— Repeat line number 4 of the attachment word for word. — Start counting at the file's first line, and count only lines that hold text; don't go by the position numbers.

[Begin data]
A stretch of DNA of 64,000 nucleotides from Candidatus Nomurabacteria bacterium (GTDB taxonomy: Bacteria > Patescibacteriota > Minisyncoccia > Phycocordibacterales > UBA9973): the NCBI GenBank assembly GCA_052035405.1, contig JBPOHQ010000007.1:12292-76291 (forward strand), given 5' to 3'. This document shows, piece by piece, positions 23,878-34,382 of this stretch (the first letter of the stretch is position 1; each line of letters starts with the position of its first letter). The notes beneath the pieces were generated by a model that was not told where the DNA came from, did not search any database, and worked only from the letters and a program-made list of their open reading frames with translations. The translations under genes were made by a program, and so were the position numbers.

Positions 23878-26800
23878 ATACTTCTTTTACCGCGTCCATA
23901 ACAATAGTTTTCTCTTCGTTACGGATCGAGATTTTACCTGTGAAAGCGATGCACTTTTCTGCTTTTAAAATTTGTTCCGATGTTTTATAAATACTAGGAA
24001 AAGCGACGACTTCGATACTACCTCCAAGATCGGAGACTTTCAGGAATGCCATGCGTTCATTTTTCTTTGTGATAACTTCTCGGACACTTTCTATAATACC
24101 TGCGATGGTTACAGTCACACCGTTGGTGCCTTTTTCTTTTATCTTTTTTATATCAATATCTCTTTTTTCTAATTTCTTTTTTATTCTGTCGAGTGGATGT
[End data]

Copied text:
23901 ACAATAGTTTTCTCTTCGTTACGGATCGAGATTTTACCTGTGAAAGCGATGCACTTTTCTGCTTTTAAAATTTGTTCCGATGTTTTATAAATACTAGGAA